At first, Ruth and Lucille are both concerned by their aunt’s strange behaviors—they realize that Sylvie is “not a stable person”—but they adopt them anyway, spending truant afternoons at the lake’s edge, submitting to eating dinner in the dark. There is an allure in sinking into the elements like their mother sunk into the lake.
But once the girls go too far and spend a whole night in the woods, away from the civilized world, Lucille snaps back to reality. Newly obsessed with self-improvement, Lucille sets her sights on hair gel and sewing patterns for coordinated outfits. She “[sees] in everything its potential for invidious change”—the threat of impermanence, transience, decay—and seeks to barricade herself from that change with the niceties of decorum. She still believes in the “illusion of perimeters.”
“In ceasing to care for the markers of civilization, Ruth flirts with the world of the perished, where her mother now lives.”
Lucille tries to drag Ruth along with her, but Ruth cannot make herself care: “Lucille would busy herself forever, nudging, pushing, coaxing, as if she could supply the will I lacked, to pull myself into some seemly shape and slip across the wide frontier into that other world, where it seemed to me then I could never wish to go.” The chasm between Sylvie’s way of life and civilization has grown so wide that the latter is another world entirely. Ruth sides with Sylvie’s world: “It seemed that something I had lost might be found in Sylvie’s house . . . It seemed to me that what perished need not also be lost . . . Sylvie, I knew, felt the life of perished things.”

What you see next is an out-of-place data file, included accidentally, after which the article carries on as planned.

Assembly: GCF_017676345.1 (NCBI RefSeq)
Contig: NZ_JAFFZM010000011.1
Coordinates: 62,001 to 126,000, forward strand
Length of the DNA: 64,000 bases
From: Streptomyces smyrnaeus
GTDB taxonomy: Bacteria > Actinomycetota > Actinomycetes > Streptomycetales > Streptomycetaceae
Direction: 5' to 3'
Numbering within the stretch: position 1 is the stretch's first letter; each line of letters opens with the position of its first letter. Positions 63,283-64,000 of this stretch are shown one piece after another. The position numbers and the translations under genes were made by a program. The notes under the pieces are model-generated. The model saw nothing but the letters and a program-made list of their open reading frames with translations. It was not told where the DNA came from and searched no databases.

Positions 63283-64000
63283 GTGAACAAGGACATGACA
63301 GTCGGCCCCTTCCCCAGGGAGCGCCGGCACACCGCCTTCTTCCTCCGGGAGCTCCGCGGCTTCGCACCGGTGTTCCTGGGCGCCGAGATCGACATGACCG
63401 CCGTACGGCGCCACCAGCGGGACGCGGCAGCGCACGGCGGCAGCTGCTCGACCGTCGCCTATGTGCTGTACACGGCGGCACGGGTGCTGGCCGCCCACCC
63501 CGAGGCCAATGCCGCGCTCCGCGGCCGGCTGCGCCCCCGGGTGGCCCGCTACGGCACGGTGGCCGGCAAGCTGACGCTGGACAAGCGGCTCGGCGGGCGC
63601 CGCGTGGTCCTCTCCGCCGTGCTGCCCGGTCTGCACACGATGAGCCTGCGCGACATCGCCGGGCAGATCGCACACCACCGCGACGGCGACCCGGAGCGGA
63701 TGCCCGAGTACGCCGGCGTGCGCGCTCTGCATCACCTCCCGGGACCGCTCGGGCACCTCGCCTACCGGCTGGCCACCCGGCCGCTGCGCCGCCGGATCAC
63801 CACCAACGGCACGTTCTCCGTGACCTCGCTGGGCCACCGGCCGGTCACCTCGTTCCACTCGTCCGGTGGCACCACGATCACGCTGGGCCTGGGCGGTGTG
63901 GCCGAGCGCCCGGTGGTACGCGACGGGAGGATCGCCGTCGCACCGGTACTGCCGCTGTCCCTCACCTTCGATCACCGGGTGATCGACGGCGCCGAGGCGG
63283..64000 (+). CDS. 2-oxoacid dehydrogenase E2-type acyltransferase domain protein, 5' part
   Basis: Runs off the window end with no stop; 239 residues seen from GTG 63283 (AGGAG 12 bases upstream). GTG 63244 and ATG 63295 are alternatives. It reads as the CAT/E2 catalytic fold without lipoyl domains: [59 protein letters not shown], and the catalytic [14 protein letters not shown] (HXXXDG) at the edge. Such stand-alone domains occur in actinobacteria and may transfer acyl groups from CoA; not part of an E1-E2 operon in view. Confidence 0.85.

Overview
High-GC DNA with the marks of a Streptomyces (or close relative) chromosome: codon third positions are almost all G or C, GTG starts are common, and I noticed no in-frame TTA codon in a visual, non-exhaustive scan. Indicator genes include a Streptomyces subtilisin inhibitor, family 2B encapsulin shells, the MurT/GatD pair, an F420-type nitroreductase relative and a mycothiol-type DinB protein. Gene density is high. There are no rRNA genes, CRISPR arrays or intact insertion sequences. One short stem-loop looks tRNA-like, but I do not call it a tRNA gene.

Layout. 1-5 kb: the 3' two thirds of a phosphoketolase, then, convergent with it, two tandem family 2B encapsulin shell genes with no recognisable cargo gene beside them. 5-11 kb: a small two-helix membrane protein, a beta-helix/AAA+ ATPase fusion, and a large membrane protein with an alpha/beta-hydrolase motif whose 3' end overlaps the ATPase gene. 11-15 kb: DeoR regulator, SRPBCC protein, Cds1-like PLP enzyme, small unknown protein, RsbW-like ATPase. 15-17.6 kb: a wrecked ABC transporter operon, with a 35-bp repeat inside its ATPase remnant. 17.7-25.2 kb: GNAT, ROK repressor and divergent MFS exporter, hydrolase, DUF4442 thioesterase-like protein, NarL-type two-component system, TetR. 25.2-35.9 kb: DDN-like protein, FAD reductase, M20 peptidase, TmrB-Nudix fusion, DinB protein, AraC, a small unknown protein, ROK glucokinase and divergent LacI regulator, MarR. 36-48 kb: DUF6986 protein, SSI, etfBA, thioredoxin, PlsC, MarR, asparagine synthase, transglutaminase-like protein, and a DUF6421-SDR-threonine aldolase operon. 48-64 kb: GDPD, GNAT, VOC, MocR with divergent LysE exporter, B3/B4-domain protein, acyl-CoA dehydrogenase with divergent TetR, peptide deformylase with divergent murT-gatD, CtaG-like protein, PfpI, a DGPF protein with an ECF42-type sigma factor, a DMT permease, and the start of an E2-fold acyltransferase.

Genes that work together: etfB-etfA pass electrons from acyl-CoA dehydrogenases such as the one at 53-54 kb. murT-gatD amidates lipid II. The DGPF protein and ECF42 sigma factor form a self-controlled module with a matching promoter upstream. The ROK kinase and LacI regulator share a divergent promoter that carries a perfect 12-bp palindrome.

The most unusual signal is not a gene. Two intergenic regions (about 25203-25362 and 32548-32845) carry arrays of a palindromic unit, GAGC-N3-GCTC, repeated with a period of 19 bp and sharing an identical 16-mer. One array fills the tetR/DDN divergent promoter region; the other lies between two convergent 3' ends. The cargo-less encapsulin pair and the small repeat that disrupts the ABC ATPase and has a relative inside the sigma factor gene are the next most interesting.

Here, a little more than halfway through Housekeeping, grief finally comes to the surface. In ceasing to care for the markers of civilization—in giving up the fight against entropy and instead inviting it in to stay—Ruth flirts with the world of the perished, where her mother now lives. She accepts that “all our human boundaries were overrun” when her mother died. It’s no wonder that once sunk into this state of grieving, a grief so deep that one ceases to truly live, the lake’s siren call grows harder to ignore, until Ruth and Sylvie spend an entire night bobbing in a rowboat near the bridge. Ruth ponders what would happen if they capsized, for this would be a natural ending: “It was the order of the world, after all, that water should pry though the seams of husks, which, pursed and tight as they might be, are only made for breaching.”
The water that would breach their rowboat was the same water that held her mother: “here she was, wherever my eyes fell, and behind my eyes, whole and in fragments.” Haunted by her mother in the lake, Ruth can see and care for nothing else.
Throughout Housekeeping, I found myself annoyed by Lucille, who fights to keep up the boundaries around her and wants to insulate herself with “worsted mittens, brown oxfords, red rubber boots.” Soon after Lucille decides to “improve” herself, she moves in with her home economics teacher—a symbol of the imposition of order if there ever was one. She jumps ship from the house that has ceased to bear any mark of her grandmother’s efforts to “re-enact the commonplace” and make life go on.